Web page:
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The Newbie’s Guide: Starting on Upwork

As a freelancer, Upwork is a great stepping stone into the world of finding clients and gaining experience. I started on Upwork, and a lot of freelancers that I chat with did too.  They have over 1.5 million clients in the system, and the range of jobs is quite impressive. You can find a long-term engagement or jobs that will only take a few hours. There are also jobs ranging from entry level to expert, which is cool for newbies looking to gain experience.

There are obvious ups and downs, but before we dive headfirst into that let’s chat about setting up a profile good enough to land you those jobs! I’m here to offer the viewpoint as someone who has worked Upwork as a freelancer, and who has hired freelancers as a client. That experience has given me a unique insight that helped me, and it wouldn’t be fair if I just kept it to myself!

Profile must-haves

Picture: Having your photo makes you seem more, well, real. I’m not talking about that cute selfie you took at the beach this summer, but a nice professional looking picture. Think about it, when you head to a job interview you dress to impress, professional attire and well groomed. In this instance, the client won’t have that first impression, so your picture is what you have.

You want to show that you take this as serious as you would any other job. It’s an extremely personal thing to allow another person to help you build your business, and although we always say don’t judge a book by its cover, in a virtual world that holds appearance of EVERYTHING so high, the same rules just don’t apply. Don’t risk valuable time and lose out on jobs just because of a picture or lack of.

Overview: Your overview is your place to shine. This is where you sell yourself, and all that you can offer to a client. You don’t want to rush through this. Be careful to make sure it defines what you can do for the client clearly. Make it specific enough that there is no question as to what your niche is, or what services you offer. Make sure it is error free, and the grammar/spelling is on point. A silly grammar mix-up is a terrible first impression! I use Grammarly religiously, it’s changed my life and in turn, helped me feel more confident in my writing!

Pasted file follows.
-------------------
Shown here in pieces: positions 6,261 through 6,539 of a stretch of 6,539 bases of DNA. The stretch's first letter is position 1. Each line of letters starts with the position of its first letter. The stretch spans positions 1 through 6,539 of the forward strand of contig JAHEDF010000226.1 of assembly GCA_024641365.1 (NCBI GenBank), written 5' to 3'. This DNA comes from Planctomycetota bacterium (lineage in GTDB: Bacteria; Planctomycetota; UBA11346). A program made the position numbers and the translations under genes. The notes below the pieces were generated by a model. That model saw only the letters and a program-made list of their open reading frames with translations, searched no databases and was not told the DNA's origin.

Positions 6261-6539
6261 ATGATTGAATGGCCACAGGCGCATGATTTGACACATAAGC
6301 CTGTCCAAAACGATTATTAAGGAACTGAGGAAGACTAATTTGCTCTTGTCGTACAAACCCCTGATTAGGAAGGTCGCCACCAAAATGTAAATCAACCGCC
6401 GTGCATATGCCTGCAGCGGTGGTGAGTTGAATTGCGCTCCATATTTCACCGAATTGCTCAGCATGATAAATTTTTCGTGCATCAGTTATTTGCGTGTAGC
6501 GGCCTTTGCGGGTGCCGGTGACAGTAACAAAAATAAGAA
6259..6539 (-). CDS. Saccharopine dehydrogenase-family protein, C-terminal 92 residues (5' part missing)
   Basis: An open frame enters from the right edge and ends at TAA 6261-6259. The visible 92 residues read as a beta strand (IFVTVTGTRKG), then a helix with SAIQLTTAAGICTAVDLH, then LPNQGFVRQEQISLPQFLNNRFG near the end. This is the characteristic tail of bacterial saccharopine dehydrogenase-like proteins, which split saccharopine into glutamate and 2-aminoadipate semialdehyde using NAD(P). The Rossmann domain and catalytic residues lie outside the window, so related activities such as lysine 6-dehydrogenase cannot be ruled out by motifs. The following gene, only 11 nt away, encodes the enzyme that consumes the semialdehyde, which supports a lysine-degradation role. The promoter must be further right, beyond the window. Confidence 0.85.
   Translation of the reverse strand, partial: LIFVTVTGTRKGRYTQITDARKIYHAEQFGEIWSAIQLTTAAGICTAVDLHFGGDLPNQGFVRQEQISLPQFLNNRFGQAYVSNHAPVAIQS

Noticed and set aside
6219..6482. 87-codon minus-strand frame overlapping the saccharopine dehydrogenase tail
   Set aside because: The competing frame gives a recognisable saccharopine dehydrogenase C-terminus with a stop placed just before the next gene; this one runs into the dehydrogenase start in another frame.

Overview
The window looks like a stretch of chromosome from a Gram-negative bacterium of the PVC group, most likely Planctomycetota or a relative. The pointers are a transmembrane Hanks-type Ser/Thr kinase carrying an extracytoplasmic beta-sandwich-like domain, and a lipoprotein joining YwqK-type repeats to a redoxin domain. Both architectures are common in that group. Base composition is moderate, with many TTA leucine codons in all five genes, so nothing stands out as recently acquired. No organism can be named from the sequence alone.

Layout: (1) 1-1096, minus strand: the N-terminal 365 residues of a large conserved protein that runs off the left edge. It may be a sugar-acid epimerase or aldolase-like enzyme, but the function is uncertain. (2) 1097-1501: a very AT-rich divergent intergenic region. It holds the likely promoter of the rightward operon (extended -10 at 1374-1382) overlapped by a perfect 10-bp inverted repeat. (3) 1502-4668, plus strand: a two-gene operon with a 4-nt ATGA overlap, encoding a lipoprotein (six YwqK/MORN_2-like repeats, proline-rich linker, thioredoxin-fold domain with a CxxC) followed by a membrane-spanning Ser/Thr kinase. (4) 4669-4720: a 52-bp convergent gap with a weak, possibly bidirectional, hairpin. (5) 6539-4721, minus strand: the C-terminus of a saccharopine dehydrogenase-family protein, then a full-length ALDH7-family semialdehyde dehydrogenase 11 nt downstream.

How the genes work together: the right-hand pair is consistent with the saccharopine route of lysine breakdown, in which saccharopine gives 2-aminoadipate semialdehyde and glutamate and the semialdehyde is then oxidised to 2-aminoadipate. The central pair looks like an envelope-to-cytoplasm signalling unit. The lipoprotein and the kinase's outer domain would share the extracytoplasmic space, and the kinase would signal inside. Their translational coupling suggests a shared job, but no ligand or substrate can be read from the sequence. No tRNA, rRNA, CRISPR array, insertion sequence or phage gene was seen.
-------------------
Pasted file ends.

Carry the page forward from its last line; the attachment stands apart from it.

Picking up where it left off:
Use Keywords! Consider it SEO for your profile. You want clients to seek you out, and not just the other way around. Anything that makes it easier for them to find you is a major win. 

Don’t be generic. When hiring, I could tell in an instant those who did a quick write up of some template they found online, and who REALLY put themselves into their overview. Most of us are creatives. I am a writer, looking to prove I am worth paying for a writing job. I can’t expect to write a boring old overview and make an impression. Maybe not everyone will appreciate the fact that you are original, but I can promise more people will than won’t. Those are your people!

Skills: Be hyper-specific when picking your skills and make sure you are choosing ones that relate to your niche of choice. Upwork allows you to list a maximum of 10 skills, and you should use them all. Don’t just put any skills, or skills that you have that are not relevant to the jobs you are trying to win. I know it’s tempting to show that you are capable of everything, but you don’t want your relevant qualifications getting lost in the shuffle!

Portfolio: This is your money maker! Clients want to see examples of the work you have done so that they know what to expect from you, as far as quality, tone, expertise, etc. Previous work you have been complete should be showcased here. 

If you don’t have any previous work,  make some! Ask family or friends if you can do a small project for them, create your own website showcasing your skills, make graphics for a potential business, or open a Medium account to show your writing. Clients on Upwork are looking for a freelancer who can show them what they can do, but it doesn’t always matter how much ACTUAL experience you have. A lot of clients are willing to give a newbie a chance. Don’t leave it blank, that’s the most detrimental thing you can do!

Tests: Upwork offers a huge variety of tests you can take to show the client your competency. A lot of people skip over them thinking it’s not necessary, but I’ve had clients tell me that my scores on tests have been a deciding factor between me and another freelancer. They take about 20 minutes each, and if you don’t do well, it won’t be shown to the public. Is it make or break? Probably not, but it is a way to help you stand out, so why skip it?